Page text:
Three Dimensional Shapes http://cstlcsm.semo.edu/mcallister/mainpage Cheryl J. McAllister Southeast Missouri State University MCTM – 2012 While I am talking… • Select a color(s) of construction paper you like • Select a circle making tool of your choice • Draw circles with at least a 1 inch radius, but no more than a 2 in radius. • You will need at least 4 circles, but 8 will be the best. • You may have to take turns with the tools. Geometry Standard for Grades Pre-K-2 Instructional programs from prekindergarten through grade 12 should enable all students to— In prekindergarten through grade 2 all students should— •recognize, name, build, draw, compare, and sort two- and three-dimensional Analyze characteristics and properties of shapes; two- and three-dimensional geometric •describe attributes and parts of two- and shapes and develop mathematical three-dimensional shapes; arguments about geometric relationships •investigate and predict the results of putting together and taking apart two- and three-dimensional shapes. http://www.nctm.org/standards/content.aspx?id=26846 Geometry Standard for Grades 3-5 Instructional programs from prekindergarten through grade 12 should enable all students to— In grades 3–5 all students should— Analyze characteristics and properties of two- and three-dimensional geometric shapes and develop mathematical arguments about geometric relationships •identify, compare, and analyze attributes of two- and three-dimensional shapes and develop vocabulary to describe the attributes; •classify two- and three-dimensional shapes according to their properties and develop definitions of classes of shapes such as triangles and pyramids; http://www.nctm.org/standards/content.aspx?id=26814 Geometry Standard for Grades 6-8 • Instructional programs from prekindergarten through grade 12 should enable all students to— • Analyze characteristics and properties of two- and threedimensional geometric shapes and develop mathematical arguments about geometric relationships • Expectations: In grades 6–8 all students should— • precisely describe, classify, and understand relationships among types of two- and three-dimensional objects using their defining properties; • understand relationships among the angles, side lengths, perimeters, areas, and volumes of similar objects; The activity today is one of many, many ways to get students thinking about and exploring 3-D figures • Can be used to review vocabulary • Can teach students to use construction tools such as compass and straight edge • Can be used to teach some math history • Can be used as an art activity to decorate the classroom Polyhedron (polyhedra) • A three dimensional figure composed of polygonal regions (called faces) joined at the sides (edges). The point where edges meet is called a vertex. Polyhedra are often categorized by their shapes • Prisms – composed of two bases (which are congruent polygons), joined by parallelograms (called lateral faces). • Pyramids – composed of 1 polygonal base and lateral faces that are triangles that meet at a single point called the apex. Prisms Other info about prisms • Prisms are often named for the shape of the bases IF the lateral faces are rectangles, then we have a right prism. IF the lateral faces are not rectangles, then we have an oblique prism. • The height (or altitude) of a prism is the perpendicular distance between the bases. Triangluar Pyramid More info about pyramids • Pyramids are often named by the shape of the base. • The height of a pyramid is the perpendicular distance from the apex to the base. • The slant height of a pyramid is the distance from the apex along a lateral face of the pyramid, perpendicular to the opposite edge of the face. (see next slide) Height and slant height h = height s = slant height More facts about pyramids • IF the apex is over the center of the base, then the pyramid is a right pyramid, if not, then the pyramid is oblique. • IF the base of the pyramid is a regular polygon, then the pyramid is said to be a regular pyramid. Height of a right pyramid Right Height of an oblique pyramid Note: the height is outside the pyramid Regular polyhedra (Platonic solids) Tetrahedron Hexahedron Dodecahedron Octahedron Icosahedron Extensions of this lesson • There are only 5 possible regular polyhedra. Can you explain why? • Investigate Euler’s Formula F+V=E+2 Where to find directions • http://www.auntannie.com/Geometric/PlatonicSolids/ Another method - Folding nets • This is what a tetrahedron looks like if you flatten it out. Thank you! [email protected] http://cstlcsm.semo.edu/mcallister/mainpage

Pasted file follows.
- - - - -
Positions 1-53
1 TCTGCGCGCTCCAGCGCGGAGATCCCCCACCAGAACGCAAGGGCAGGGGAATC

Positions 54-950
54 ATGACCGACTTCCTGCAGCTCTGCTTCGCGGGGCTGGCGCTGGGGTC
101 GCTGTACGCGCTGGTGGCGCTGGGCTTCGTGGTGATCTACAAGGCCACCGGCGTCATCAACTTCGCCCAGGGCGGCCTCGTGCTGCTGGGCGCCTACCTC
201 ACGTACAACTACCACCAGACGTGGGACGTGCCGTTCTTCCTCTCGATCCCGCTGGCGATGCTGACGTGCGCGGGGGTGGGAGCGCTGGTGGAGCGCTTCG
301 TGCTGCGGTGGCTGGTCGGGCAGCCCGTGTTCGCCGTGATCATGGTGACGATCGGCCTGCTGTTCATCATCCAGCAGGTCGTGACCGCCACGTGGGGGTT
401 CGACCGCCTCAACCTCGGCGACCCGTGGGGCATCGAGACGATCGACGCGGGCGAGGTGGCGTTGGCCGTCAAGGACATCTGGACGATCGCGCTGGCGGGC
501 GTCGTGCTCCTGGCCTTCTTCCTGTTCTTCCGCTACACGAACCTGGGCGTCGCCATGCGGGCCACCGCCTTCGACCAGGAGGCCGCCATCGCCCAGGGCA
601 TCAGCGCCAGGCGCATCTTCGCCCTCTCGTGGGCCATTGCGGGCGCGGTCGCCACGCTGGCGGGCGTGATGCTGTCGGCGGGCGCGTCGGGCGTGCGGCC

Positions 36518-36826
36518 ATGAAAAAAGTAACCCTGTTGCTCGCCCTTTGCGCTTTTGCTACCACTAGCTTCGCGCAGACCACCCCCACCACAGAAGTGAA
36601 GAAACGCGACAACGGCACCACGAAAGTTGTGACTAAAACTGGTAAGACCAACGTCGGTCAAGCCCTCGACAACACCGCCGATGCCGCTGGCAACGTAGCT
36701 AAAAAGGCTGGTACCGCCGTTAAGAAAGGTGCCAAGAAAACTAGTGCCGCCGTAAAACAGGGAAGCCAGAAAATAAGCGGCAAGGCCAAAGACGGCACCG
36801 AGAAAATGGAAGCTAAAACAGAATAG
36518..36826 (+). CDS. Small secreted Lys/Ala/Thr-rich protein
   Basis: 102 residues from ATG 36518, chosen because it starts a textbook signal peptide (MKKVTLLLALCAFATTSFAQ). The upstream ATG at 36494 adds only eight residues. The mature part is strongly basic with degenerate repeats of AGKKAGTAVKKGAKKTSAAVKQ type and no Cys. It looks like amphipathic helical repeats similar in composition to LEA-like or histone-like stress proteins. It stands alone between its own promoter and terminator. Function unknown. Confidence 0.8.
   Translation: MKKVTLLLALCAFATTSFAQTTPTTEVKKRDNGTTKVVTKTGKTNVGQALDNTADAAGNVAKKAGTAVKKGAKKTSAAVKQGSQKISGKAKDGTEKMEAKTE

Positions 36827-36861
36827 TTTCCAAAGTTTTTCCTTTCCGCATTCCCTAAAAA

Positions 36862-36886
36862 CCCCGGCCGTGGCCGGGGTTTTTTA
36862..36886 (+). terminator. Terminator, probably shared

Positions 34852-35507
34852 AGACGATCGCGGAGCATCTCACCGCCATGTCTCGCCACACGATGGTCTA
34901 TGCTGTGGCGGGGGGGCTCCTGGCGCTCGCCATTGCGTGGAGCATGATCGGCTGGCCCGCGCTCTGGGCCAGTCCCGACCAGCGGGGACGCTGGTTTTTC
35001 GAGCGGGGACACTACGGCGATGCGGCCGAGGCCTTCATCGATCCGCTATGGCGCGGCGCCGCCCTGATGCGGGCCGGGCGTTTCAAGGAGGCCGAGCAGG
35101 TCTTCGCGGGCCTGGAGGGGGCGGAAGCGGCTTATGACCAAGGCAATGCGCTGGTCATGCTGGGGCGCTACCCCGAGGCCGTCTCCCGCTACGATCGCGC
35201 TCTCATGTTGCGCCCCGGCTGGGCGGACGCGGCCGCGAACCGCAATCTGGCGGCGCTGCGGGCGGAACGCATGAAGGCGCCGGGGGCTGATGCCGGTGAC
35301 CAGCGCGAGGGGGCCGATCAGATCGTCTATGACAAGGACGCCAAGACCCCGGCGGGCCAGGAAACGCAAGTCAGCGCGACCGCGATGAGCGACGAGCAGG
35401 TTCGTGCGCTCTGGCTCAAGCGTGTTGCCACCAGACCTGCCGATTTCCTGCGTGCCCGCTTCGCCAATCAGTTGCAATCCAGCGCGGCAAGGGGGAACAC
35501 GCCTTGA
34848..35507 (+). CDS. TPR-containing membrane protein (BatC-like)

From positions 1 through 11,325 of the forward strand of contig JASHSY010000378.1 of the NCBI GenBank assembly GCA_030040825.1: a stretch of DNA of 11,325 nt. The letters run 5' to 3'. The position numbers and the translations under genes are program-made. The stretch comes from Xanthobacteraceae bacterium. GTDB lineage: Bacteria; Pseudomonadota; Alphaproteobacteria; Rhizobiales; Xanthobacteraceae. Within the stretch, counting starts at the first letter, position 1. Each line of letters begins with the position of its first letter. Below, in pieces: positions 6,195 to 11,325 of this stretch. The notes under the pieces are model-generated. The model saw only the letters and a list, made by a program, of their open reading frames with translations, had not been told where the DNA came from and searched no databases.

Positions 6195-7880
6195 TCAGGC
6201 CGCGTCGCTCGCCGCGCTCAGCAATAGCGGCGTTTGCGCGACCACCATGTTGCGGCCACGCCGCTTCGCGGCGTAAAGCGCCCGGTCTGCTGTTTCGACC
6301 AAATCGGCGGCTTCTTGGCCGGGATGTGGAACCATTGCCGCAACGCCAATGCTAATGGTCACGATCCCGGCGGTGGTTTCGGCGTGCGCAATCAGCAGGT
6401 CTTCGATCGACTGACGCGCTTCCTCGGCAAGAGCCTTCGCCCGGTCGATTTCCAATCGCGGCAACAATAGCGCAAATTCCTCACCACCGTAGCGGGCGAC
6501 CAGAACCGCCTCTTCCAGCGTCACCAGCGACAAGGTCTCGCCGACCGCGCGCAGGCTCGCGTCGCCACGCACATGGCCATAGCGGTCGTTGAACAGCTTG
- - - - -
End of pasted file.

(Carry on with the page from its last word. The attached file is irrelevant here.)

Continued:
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# Section 2.4 Three Dimensional Shapes